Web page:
Cheyenne River Youth Project’s Summer 2018 Midnight Basketball Season Kicks Off on Friday, May 25 with Special Concerts

Published May 18, 2018

Prolific the Rapper, Gunner Jules and Let It Bee will appear in CRYP’s free, public Waniyetu Wowapi Art Park from 6 to 11 p.m.

EAGLE BUTTE, SOUTH DAKOTA — On Friday, May 25, the Cheyenne River Youth Project will officially kick off its summer 2018 Midnight Basketball season—and bring its spring Waniyetu Wowapi (Winter Count) Performing Arts Series to a close—with an eagerly anticipated celebration at its Eagle Butte campus. This special event also will include an honoring for 2018 high school graduates, and an informal Cokata Wiconi (Center of Life) welcoming for the 13-year-olds who are now able to participate in the teen center’s programming for the first time.

The fun begins at 6 p.m. with live performances in the Waniyetu Wowapi Art Park.

Concert-goers of all ages will enjoy performances by Prolific the Rapper, Gunner Jules and Let It Bee in the Waniyetu Wowapi Art Park from 6 to 11 p.m. And from 9 p.m. to 1 a.m., youth ages 13-18 will be able to play basketball in the Cokata Wiconi gymnasium.

The concert is the final installment of CRYP’s spring 2018 Waniyetu Wowapi Performing Art Series, made possible by a National Endowment for the Arts grant. According to Julie Garreau, CRYP’s executive director, staff members have been overwhelmed at the community response to this first-ever performing arts initiative at the youth project’s campus.

“When we launched our Waniyetu Wowapi Lakota Youth Arts & Culture Institute, we focused primarily on fine art, graffiti and street art, and traditional Lakota arts, because we had the infrastructure and support in place to do that,” Garreau explained. “Our vision always was to add performing arts, and thanks to NEA ArtWorks, we were able to realize that vision this spring.”

Nearly 120 people came to CRYP’s most recent performance, which was a Mother’s Day comedy show featuring Mylo Smith Jr. and Tito Ybarra. Valerie Siquieros, youth programs coordinator, reported that many attendees said it was the best Mother’s Day they’d had in years.

“Offering performances in our art park is another way to bring our community together and lift each other up,” said Jerica Widow, youth programs director. “We’re already hearing that people are really looking forward to the Midnight Basketball kickoff. The art park is a beautiful place to relax outside, enjoy the talent and creativity of our guest performers, and make memories with family and friends.”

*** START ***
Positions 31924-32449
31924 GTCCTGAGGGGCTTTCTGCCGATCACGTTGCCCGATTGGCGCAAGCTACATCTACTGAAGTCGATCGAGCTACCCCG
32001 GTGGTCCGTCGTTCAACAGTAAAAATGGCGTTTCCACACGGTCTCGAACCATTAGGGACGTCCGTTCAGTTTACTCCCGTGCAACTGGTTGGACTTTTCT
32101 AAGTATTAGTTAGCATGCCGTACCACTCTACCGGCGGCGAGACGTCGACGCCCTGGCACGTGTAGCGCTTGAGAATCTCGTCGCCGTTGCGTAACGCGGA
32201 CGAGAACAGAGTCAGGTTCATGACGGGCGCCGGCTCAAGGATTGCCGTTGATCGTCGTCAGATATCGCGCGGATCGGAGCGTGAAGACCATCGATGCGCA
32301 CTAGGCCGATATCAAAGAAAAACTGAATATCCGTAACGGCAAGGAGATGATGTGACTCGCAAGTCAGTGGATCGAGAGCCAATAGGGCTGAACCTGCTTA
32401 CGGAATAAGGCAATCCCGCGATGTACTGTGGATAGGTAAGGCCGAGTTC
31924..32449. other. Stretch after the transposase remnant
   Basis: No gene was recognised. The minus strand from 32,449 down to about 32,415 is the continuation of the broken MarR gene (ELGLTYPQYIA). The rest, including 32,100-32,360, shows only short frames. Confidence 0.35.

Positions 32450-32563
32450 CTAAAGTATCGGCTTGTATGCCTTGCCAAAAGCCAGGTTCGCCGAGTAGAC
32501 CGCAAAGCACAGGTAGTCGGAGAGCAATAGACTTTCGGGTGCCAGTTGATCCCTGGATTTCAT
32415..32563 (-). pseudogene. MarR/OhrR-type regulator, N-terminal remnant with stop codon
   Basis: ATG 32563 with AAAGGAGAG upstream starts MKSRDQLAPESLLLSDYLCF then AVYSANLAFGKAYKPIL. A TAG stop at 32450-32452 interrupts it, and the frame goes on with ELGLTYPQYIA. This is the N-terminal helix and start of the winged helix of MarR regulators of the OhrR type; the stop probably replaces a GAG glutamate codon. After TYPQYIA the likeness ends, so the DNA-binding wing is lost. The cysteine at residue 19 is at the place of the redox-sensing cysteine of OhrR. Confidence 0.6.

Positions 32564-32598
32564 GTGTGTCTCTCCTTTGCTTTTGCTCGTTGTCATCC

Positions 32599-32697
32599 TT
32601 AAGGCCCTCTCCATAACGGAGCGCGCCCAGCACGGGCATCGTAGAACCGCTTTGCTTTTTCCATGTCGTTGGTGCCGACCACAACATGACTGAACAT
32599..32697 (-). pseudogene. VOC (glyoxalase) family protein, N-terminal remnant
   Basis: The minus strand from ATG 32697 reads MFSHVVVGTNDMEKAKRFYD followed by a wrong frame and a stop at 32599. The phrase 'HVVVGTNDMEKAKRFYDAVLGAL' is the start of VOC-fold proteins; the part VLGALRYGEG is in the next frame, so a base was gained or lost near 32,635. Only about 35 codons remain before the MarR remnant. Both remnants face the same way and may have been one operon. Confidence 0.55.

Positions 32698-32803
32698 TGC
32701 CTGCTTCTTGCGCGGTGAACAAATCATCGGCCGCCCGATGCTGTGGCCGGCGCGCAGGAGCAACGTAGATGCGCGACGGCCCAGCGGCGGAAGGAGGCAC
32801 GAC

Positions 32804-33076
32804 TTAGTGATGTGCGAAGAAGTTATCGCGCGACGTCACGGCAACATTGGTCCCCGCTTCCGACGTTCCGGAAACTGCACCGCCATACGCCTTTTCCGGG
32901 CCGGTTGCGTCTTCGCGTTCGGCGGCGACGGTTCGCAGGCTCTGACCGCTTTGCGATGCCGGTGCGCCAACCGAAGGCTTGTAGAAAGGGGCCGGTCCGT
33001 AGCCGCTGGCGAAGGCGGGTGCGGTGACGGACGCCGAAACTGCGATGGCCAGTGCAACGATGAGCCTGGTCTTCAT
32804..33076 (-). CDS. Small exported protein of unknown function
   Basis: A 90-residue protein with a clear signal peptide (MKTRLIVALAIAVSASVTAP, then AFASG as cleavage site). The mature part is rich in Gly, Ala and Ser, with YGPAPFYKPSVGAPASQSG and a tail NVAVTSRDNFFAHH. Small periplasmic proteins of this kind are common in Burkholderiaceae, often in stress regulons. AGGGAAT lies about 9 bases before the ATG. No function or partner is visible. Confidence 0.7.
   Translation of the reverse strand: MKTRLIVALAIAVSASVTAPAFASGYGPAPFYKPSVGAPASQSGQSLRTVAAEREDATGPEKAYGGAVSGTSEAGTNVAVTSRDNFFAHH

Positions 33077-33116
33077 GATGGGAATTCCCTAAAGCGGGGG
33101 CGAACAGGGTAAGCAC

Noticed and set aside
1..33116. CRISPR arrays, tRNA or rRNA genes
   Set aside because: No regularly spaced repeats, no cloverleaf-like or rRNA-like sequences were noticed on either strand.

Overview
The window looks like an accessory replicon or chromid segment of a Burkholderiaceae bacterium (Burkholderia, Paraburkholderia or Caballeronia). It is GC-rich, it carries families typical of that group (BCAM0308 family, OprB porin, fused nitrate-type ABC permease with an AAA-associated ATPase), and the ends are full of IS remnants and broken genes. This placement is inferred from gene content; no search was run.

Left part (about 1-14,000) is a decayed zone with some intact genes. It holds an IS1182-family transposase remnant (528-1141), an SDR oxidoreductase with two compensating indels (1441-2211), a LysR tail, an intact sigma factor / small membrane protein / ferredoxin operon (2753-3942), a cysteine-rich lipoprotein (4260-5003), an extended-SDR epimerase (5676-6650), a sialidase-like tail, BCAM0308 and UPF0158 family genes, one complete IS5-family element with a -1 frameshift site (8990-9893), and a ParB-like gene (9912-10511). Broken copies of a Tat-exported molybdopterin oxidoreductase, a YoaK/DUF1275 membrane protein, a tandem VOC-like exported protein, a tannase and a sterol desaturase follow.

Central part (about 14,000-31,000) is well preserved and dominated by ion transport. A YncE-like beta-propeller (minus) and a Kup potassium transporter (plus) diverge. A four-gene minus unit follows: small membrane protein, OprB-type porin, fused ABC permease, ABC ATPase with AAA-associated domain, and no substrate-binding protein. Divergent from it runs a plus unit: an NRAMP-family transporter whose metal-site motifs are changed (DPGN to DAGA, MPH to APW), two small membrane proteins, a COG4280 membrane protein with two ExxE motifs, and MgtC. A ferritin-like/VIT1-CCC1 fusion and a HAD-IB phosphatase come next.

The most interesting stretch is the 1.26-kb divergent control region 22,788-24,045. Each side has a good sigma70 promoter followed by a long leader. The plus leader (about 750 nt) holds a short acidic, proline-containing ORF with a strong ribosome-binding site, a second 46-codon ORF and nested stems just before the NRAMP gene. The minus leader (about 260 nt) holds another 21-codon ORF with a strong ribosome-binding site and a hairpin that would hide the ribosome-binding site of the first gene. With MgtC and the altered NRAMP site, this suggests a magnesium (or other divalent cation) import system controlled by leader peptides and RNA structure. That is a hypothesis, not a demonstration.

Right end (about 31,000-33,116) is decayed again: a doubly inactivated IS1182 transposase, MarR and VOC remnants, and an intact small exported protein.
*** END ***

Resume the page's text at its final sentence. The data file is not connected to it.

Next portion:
The teens, of course, are equally looking forward to the new summer season of Midnight Basketball. CRYP created the program in 1996, hoping to find a way to give Cheyenne River’s young people a safe, positive, drug- and alcohol-free environment to play their favorite sport, hang out with friends, get something to eat, and stay up past the city of Eagle Butte’s 10 p.m. curfew. The program succeeded well beyond the staff’s original vision—not only did it result in lower community-wide crime rates around town on Midnight Basketball nights, according to local law enforcement, it helped build the foundation for CRYP’s holistic wellness programming.

“The 50 to 100 teens who participate every weekend are engaging in healthy and sober lifestyle choices, and they’re embracing the concepts of personal responsibility, teamwork and positive self-esteem,” Widow said. “Midnight Basketball also has proven to be a powerful tool to alleviate bullying. Every week, we see new friendships take shape, and we witness the many ways these kids support each other. It’s fantastic.”

One of CRYP’s longest-running and most loved youth programs, Midnight Basketball remains a signature component of the youth project’s ongoing wellness programming, made possible in part by grant support from the NB3 Foundation, the N7 Fund, Diabetes Action and Research (DARE) and the Wellmark Foundation. Their support ensures that the youth project is able to continue pursuing culturally sensitive, relevant and sustainable youth wellness programming on the Cheyenne River Lakota reservation.

To learn more about the Cheyenne River Youth Project and its programs, and for information about making donations and volunteering, call (605) 964-8200 or visit www.lakotayouth.org. And, to stay up to date on the latest CRYP news and events, follow the youth project on Facebook (/LakotaYouth), Twitter (@LakotaYouth) and Instagram (@waniyetuwowapi).

 

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